The new study, however, identifies additional erosional features that have been a bit trickier to spot. These are bench-and-nose formations. Scientists commonly find them in craters. A bench is a long, narrow strip of relatively level or gently inclined land bound by distinctly steeper slopes above and below it. On Earth, benches can have various geological origins. Noses, adjacent to the benches, are short, truncated ridges. Until now, scientists had not associated bench-and-nose features with Martian rivers. The paper said:

Ancient river deposits exist across Mars and can be identified in satellite data by erosional landforms called fluvial ridges. Fluvial ridges take the shape of ancient river deposits and are useful for understanding the history of water on Mars. However, the Curiosity rover at Gale Crater, Mars, has observed river deposits that are not associated with fluvial ridges, but rather bench- and nose-like landforms that are not generally associated with ancient river deposits.

A different kind of river deposit?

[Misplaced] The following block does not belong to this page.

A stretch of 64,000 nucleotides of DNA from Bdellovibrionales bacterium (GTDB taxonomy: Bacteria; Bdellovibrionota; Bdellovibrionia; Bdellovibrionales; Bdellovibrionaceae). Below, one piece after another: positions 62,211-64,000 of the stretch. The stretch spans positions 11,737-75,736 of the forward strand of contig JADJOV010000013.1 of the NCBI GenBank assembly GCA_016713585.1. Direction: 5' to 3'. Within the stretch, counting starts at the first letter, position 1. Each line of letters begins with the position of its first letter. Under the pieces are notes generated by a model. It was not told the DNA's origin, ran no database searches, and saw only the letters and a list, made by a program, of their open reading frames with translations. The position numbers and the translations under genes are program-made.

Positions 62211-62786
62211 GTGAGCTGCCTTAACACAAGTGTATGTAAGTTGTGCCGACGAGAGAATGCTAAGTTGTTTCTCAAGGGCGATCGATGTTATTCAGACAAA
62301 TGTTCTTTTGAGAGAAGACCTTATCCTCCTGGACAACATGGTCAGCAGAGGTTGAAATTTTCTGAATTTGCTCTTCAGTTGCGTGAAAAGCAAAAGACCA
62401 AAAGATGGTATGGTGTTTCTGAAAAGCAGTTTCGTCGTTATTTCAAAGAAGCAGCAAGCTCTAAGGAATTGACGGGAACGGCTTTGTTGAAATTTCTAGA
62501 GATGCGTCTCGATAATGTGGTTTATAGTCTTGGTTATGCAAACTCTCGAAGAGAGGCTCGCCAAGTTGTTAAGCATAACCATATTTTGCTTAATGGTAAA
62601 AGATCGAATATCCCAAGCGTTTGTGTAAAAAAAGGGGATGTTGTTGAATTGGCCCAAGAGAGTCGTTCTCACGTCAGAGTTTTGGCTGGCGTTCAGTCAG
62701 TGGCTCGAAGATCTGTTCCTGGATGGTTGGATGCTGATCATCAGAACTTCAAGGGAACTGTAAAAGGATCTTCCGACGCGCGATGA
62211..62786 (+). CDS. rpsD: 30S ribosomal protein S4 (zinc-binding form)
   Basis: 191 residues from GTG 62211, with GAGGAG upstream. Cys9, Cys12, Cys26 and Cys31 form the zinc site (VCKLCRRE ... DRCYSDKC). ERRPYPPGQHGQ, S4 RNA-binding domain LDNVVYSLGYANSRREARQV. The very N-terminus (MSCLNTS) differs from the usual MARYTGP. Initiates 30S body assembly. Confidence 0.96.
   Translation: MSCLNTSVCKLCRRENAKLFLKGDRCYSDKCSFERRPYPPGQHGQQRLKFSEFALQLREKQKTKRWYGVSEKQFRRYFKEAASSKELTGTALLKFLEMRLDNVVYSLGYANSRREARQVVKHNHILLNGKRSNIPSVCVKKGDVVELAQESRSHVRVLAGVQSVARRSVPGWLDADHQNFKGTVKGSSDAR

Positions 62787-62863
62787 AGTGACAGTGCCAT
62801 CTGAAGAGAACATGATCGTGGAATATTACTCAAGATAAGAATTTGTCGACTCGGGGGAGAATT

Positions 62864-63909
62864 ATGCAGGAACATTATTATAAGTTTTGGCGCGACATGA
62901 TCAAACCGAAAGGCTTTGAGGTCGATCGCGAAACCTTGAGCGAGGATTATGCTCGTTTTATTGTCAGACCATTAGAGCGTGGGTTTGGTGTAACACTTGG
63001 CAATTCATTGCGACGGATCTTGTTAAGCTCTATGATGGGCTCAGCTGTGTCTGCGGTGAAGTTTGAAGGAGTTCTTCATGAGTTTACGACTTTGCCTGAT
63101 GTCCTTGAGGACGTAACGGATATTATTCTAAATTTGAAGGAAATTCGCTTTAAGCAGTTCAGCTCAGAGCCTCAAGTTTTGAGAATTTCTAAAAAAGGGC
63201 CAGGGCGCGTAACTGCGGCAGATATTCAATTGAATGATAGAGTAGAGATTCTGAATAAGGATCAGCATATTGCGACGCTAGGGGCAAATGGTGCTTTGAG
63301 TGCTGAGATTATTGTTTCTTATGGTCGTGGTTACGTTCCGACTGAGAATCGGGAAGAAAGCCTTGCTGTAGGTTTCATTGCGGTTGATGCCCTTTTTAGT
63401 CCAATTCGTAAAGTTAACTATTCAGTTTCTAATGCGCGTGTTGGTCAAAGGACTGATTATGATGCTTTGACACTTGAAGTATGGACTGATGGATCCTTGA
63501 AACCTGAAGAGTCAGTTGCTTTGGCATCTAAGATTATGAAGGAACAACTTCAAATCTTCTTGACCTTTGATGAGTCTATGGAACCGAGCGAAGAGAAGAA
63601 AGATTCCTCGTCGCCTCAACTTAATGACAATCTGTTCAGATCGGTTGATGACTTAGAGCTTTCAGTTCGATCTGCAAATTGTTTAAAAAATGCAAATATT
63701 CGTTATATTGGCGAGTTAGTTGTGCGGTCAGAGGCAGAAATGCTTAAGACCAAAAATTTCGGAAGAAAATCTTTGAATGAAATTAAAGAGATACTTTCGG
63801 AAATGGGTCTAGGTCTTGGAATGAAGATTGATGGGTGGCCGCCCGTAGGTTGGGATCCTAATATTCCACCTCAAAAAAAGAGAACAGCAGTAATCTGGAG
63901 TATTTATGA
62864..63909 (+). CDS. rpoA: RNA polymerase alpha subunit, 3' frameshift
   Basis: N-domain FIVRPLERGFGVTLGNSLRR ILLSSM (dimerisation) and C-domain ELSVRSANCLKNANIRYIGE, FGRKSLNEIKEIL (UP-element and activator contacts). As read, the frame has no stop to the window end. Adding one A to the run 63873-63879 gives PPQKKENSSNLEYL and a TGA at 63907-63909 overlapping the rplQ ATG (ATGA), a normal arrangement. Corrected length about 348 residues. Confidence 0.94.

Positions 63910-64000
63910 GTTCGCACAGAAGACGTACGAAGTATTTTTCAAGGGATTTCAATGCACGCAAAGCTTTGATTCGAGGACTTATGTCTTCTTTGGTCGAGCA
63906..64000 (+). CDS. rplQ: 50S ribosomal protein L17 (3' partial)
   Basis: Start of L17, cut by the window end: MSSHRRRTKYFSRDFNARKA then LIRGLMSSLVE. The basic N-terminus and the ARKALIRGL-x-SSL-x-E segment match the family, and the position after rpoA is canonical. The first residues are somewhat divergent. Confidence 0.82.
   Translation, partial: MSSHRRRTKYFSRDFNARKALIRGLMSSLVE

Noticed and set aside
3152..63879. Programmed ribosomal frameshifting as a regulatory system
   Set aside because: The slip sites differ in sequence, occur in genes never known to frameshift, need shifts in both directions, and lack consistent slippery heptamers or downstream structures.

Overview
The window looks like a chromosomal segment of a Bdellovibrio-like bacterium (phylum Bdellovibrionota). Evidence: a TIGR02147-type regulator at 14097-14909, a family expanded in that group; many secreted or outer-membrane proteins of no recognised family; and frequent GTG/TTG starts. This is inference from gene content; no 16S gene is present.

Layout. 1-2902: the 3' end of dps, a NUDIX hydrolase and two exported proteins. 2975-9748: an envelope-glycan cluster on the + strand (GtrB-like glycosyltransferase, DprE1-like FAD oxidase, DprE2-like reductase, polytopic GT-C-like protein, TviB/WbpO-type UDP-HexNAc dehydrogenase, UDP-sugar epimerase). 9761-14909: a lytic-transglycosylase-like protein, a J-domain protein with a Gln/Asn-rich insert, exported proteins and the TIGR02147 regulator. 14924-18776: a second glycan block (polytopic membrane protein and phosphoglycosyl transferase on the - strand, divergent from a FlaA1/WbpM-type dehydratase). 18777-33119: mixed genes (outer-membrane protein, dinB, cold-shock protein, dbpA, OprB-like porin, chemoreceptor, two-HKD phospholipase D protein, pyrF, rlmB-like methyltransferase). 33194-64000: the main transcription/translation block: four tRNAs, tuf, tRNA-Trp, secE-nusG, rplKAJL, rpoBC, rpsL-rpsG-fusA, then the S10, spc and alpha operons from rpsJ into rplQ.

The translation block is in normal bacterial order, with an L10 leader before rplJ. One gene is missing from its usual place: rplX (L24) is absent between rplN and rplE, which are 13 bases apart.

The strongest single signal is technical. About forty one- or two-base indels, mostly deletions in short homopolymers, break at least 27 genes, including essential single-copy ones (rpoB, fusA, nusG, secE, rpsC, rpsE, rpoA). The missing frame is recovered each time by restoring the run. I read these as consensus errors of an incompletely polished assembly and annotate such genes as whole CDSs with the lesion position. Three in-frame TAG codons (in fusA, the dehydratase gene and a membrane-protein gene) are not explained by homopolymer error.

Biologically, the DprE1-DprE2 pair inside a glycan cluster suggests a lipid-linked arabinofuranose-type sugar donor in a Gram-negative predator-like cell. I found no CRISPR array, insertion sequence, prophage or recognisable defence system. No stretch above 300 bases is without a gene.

The study suggests that they’re another kind of river deposit. How did the researchers determine this? They used numerical models to simulate erosional processes on Mars over billions of years. This was the first time that scientists mapped this erosion using satellite data, Curiosity images and 3D scans of stratigraphy (layers of rock called strata) on the seafloor of the Gulf of Mexico. The researchers used 25-year-old scans of Earth’s stratigraphy collected by oil companies. The comparative analysis showed that it was most likely rivers that created the similar features on Mars.

But why are the bench-and-nose erosional formations in craters? The answer is that wind is the dominant type of erosion on Mars. And craters can “steer” those winds in particular directions. As the paper explained:

We modified a computer model that generates fluvial ridges from ancient river deposits by adding a preferred direction for scarp retreat, which may exist in craters on Mars because crater topography steers winds, and winds currently drive erosion on Mars. Our model generated benches and noses rather than fluvial ridges, demonstrating that these landforms may be used as indicators of ancient river deposits in craters on Mars, similar to fluvial ridges.